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300 snakes in house: Elementary teacher kept hundreds of pythons, mice, rats

An elementary school teacher in southern California was arrested for animal cruelty Wednesday, when authorities discovered 300 to 400 snakes in his home. Animal services officials estimated 95 percent of the ball pythons are either dead or in various stages of decay.

300-400 pythons were found in deplorable conditions in a southern California elementary teacher's house Wednesday morning.

Police were called to the Santa Ana home of William Fredrick Buchman, a teacher at Mariners Elementary School in Newport Beach, when neighbors complained of a "God-awful" stench, according to NBC 4 Southern California on Jan. 29.

Parents of children who are in this teacher's class or even school are likely mortified in learning of the filthy discovery this morning. Cops described conditions as "deplorable".

Snakes, even when healthy and alive, can transmit disease if not handled in a properly sanitary manner. Reptiles, including turtles, lizards and snakes, can carry germs that make people sick.

Of greatest concern is salmonella infection, according to the CDC. An estimated 70,000 people contract salmonellosis from contact with reptiles in the United States each year.

850 snakes found in animal control officer's home.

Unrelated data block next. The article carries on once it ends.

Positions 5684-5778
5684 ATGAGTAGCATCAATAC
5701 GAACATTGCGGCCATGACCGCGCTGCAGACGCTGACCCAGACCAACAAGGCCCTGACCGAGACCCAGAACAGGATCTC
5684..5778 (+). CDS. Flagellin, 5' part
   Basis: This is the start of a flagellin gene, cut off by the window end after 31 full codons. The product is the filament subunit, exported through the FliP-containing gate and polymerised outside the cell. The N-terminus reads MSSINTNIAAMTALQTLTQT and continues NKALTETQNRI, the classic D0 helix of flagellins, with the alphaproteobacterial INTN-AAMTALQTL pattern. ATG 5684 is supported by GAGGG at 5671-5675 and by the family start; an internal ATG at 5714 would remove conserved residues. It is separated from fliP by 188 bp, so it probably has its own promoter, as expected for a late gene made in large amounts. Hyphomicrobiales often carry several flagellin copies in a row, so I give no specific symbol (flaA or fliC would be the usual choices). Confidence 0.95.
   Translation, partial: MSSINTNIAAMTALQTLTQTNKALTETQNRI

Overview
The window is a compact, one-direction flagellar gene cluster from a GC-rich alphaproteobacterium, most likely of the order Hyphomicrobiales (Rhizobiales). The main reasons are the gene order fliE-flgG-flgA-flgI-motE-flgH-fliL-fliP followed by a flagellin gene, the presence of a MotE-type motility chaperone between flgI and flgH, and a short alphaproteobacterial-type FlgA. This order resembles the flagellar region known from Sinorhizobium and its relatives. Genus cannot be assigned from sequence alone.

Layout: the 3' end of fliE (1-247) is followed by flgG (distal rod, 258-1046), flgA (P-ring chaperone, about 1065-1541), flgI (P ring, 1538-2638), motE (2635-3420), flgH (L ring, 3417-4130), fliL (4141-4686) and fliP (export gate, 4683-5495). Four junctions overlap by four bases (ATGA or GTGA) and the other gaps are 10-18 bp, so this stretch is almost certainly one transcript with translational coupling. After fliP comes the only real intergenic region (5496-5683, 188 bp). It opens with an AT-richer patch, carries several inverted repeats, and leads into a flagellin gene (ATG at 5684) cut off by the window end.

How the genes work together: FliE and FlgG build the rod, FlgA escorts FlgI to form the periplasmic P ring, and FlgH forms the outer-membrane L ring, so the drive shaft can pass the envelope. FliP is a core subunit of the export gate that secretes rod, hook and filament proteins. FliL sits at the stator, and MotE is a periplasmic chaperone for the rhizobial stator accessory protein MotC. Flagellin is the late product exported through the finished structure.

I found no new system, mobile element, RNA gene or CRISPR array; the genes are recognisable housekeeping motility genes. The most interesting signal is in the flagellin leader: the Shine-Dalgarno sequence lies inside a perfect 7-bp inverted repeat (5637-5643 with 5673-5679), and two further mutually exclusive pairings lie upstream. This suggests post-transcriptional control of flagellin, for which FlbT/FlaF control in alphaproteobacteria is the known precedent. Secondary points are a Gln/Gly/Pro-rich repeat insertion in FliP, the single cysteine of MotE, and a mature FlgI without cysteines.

Not only were the slithering snakes found, but police said the house was also infested with mice and rats. It's unclear at this point whether those were being used to feed the pythons.

Santa Ana Police Department Watch Commander Bill Nimmo said most of the snakes were alive, but some were dead, along with the mice and rats. "I don't know if that's what they fed them," he said according to NBC News.

Neighbors first began complaining of the smell a year ago. However, when authorities investigated at that time the snakes were healthy, and animal services didn't have a violation that would allow them to seize the reptiles.

Four months ago after renewed complaints from neighbors of a "dead body smell", officers tried to search Buchman's home with his consent. When he refused, they had to go the legal route and get a search warrant.

That warrant was served Wednesday morning at 7 a.m. PT. The animal services officers had to don special suits and masks in order to bear the stench and enter the home, which was packed floor to ceiling with snake cages.

Authorities did not say whether there are any other people residing in the home.

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